The game's legacy lives on through The Behemoth's Castle Crashers. Crashers is in many ways a spiritual sequel, taking on Guardian Heroes weapons, levelling and RPG elements and reconfiguring them with a genuine sense of affection. The game featured sublime animation, character design and music and is easily my most sought-after title. As soon as I get my hands on that Saturn, I'll be hunting for this game morning, noon and night.

I'm sure there are games out there that hold special sentiment for all of us. This was but a small selection of mine and barring some sort of backlash for my outpouring of sentimentality, this will be one of many such features.

The Faux Bot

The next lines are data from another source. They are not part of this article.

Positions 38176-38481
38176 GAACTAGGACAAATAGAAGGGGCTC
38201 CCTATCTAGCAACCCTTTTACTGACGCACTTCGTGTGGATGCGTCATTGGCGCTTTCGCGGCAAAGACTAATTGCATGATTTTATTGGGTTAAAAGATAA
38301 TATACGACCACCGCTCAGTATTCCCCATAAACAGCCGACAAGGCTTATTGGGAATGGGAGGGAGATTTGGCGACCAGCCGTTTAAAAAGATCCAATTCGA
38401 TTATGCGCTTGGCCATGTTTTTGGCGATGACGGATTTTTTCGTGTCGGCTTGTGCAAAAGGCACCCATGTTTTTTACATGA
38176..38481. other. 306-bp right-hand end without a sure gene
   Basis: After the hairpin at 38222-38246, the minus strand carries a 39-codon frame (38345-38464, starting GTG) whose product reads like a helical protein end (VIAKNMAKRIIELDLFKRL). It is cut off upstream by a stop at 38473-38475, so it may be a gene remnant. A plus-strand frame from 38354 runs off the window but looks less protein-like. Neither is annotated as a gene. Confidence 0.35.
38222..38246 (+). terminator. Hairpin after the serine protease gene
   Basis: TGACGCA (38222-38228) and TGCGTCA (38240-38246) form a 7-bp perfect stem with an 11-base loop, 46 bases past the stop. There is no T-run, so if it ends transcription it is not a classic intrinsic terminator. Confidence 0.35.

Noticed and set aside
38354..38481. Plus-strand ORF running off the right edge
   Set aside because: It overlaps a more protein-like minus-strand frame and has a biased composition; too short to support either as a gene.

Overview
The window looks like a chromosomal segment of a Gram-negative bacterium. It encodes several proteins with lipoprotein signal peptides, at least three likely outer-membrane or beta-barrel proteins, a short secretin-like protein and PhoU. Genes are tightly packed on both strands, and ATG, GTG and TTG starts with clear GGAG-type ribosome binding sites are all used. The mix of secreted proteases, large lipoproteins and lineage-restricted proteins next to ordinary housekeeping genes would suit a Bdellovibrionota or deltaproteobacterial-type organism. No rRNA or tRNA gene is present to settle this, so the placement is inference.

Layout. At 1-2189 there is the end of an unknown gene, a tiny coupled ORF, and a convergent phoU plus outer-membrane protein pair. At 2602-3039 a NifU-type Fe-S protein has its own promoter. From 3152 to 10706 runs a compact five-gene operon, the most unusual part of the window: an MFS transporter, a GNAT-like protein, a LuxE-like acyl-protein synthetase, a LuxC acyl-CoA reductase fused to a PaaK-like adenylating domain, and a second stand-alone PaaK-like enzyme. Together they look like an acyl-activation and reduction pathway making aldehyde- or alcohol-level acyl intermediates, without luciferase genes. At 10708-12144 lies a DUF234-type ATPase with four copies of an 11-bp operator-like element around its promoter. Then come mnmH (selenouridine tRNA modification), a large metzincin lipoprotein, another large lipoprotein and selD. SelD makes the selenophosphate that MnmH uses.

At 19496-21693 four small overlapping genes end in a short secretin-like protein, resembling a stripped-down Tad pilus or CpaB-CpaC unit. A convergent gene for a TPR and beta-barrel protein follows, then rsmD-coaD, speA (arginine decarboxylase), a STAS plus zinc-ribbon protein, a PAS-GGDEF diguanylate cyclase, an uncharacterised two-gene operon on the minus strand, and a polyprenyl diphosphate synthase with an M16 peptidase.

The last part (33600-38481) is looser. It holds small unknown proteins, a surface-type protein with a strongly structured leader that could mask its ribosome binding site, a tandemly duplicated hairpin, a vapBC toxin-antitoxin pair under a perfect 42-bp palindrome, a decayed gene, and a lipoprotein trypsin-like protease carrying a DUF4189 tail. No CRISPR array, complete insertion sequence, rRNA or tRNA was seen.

cr0nt said...

Ha, my misspent childhood.

Bojack85 said...

When you get Guardian Heroes can i play it through with you?! One of my all time favs!!!!

Split-Screen said...

Brother, I practically insist on it.

cr0nt said...

You seem to be missing one of the most awesome side-scrollers which is making its HD xbox rebirth in TWO DAYS Turtles in Time reshelled is gonna be freaking awesome.

let's try to get a split-screen 4 way to top the world leaderboards in coop!

Split-Screen said...

I'm gonna be buying it dude, provided that the trail doesn't prove it to be somehow shit. That's two!

cr0nt said...

allegedly a complete remastering of the original - i.e. same game, fancy front-end - so here's hoping!

Maybe not so bad anyway seeing as its just been slashed to 800 MSP - might leave me with money over to buy shadow complex the week after! And I have my lovely MadCatz TE stick to play them on! I <3 life

Split-Screen said...

I know another lad with the TE stick. I was afraid to touch shiny.

cr0nt said...

mine is covered in fingerprints from over-use is a great commodity to have - K will see when he gets to use it!